Out of Joseph, Oregon drive 350 Northeast 30 miles to Imnaha, Oregon. You will make a left onto County road 735 (forest road 4260) for 28 miles to Dug Bar on the Snake River. Stay on the road that follows the North/ left side of the Imnaha river until you reach the Imnaha river trail. At this point the road crosses a bridge and no road continues along the Imnaha. This road takes time, but the scenery is well worth it.
There are many trail options in Hells Canyon. You could pull of a hundred mile loop if you wish. However; not all roads are accessible in the spring. Dug bar and the Imnaha river make for great spring and winter backpacking.
I had intended on a longer loop than I actually accomplished, but I way underestimated the drive, so I had to cut down on my hiking time.
On the up river side of the ranch at Dug bar the trail begins. You will have to go through the gate at the top of the field. From here the trail climbs about 700 feet and then down into dug creek, less than 3 miles. Before the trail crosses the creek you will come across a trail on the right that heads to square mountain and the rim trail. This could be another loop option, but not this one. There will be a trail on the left that will head to the snake river trail, part of the loop. If you wish to do the loop clockwise then head down this trail. This portion of dug creek is surrounded by wide open meadows and during my visit about 300 head of elk. The hill sides were covered with them, grazing and digging out mineral licks.
Out of Dug Creek the trail climbs approx. 1700 feet over the ridge to Robinson ridge and to Coyote gulch, approx. 2.5 miles. This portion of the trail will be as high as it gets, 3400 feet. The trail drops into little deep creek. There is a nice little camp site below a large ponderosa next to the creek. You might want to fill your water bottle here. It is a dry 2.5 miles to deep creek. The trail climbs a few hundred feet out of little deep creek and over the ridge into the deep creek drainage. I saw a rare mountain quail here. The trail stays high then slowly side hills to the creek and the old ranch next to it. When you reach the creek you will need to cross. During high run off, like my trip, deep creek is dangerous stream. Once across, you will connect with the deep creek trail. From here you can head up stream and connect with a number of other trails or head down stream to the Snake river, as I did. This trail climbs off the creek and puts you on an exposed hillside for the majority of it's length (not the best place to be on a hot afternoon). At about 2.5 miles you will break over a ridge in sight of the river. Off this ridge there is a shortcut off to left. I wasn't aware of it until later. Take it if you can. I lost the trail in the overgrowth and had to cut cross country until I found it again. If you stay on the main trail, there is a fork, stay to the left. The trail cuts across the meadows and the switchbacks it's way to the river. Follow the river down stream, a very short distance to the mouth of deep creek. This is a great camp site. There are some nice rocks by the river to hang out on. The fishing was good and I saw a bear on the other side of the river.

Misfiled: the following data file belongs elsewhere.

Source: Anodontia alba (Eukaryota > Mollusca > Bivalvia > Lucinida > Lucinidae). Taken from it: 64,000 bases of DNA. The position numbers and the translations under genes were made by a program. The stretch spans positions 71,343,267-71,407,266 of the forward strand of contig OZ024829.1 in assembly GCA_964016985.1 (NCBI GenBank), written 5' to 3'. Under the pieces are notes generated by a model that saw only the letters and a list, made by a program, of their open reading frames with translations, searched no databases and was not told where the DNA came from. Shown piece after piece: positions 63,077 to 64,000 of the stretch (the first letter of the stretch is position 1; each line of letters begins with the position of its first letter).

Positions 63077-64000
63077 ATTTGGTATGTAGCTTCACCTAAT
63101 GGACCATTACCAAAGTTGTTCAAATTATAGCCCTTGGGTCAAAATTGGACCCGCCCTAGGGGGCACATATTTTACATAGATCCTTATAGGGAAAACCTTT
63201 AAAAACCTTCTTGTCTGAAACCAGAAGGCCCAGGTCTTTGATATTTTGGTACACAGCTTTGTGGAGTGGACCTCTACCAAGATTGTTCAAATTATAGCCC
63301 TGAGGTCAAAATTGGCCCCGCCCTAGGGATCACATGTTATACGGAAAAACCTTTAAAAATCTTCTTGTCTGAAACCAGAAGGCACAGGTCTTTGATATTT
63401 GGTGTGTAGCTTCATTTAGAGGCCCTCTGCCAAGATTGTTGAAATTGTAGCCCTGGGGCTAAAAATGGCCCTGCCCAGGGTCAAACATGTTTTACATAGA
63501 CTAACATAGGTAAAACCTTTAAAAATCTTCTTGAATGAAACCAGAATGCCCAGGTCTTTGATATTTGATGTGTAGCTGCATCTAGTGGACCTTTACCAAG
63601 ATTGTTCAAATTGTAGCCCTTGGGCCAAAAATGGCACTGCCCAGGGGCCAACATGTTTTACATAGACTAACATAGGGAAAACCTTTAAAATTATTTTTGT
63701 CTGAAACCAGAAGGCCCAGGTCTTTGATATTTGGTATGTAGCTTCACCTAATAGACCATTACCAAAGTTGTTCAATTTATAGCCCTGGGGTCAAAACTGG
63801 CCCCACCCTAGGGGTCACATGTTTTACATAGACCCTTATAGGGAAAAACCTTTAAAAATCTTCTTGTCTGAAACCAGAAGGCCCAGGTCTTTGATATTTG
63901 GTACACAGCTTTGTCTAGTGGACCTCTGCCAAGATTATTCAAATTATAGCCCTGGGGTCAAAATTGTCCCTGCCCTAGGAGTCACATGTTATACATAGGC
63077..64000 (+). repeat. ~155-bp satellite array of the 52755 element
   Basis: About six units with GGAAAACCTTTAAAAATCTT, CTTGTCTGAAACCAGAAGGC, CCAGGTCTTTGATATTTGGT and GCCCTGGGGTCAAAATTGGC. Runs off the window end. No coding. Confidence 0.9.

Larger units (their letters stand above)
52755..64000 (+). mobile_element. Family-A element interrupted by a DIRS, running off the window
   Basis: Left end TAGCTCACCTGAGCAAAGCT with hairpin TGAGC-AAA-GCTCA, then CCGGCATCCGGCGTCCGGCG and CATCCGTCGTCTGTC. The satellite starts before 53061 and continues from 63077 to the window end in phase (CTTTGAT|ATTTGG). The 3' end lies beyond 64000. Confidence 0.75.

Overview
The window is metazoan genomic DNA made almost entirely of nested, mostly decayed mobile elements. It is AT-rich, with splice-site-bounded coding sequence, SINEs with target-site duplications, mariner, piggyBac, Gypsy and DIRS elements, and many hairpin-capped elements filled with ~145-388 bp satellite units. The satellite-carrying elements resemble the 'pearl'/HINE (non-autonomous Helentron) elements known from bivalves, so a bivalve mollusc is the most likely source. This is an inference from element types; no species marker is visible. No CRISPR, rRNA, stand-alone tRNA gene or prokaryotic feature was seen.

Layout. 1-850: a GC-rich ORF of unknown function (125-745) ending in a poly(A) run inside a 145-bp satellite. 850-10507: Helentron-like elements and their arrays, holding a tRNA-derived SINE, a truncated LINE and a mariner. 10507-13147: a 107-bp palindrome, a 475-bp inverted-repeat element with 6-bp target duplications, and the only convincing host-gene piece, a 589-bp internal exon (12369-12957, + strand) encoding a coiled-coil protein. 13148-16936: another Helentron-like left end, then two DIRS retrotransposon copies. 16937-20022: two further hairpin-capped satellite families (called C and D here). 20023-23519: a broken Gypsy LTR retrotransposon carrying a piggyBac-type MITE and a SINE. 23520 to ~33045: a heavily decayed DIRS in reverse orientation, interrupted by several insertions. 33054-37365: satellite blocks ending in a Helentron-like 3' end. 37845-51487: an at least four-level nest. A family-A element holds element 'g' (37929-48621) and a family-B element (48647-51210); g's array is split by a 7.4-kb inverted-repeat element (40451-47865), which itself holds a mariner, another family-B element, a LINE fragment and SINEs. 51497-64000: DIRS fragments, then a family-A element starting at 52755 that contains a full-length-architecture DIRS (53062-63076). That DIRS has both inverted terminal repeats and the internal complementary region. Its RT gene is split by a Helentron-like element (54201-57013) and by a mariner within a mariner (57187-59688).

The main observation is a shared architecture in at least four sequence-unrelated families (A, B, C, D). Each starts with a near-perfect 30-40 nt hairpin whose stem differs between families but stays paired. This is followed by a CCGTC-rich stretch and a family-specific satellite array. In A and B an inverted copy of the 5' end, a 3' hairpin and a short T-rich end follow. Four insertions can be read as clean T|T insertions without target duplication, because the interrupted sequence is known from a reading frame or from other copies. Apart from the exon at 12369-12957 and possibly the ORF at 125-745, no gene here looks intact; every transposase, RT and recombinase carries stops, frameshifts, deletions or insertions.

Considering that crossing deep creek was dangerous up stream, you can imagine 4 miles downstream after a few more creeks joined forces. The creek was moving at an extremely rapid pace, one fall could send me down through the rapids and into the icy river. I made a harness that I attached with some rope to a tree. I tied another to my pack unless I had to ditch it. I also made a floatation device out of my sleeping pad that I had strapped to my chest. It was a hairy situation, but I made it. If I wasn't alone, I wouldn't have put as much into it, but it's a different situation when nobody is there to bail you out.
Follow the Snake river trail down stream until it heads back up deep creek and becomes overgrown. After about a mile you will complete the loop. Just head back to Dug bar.
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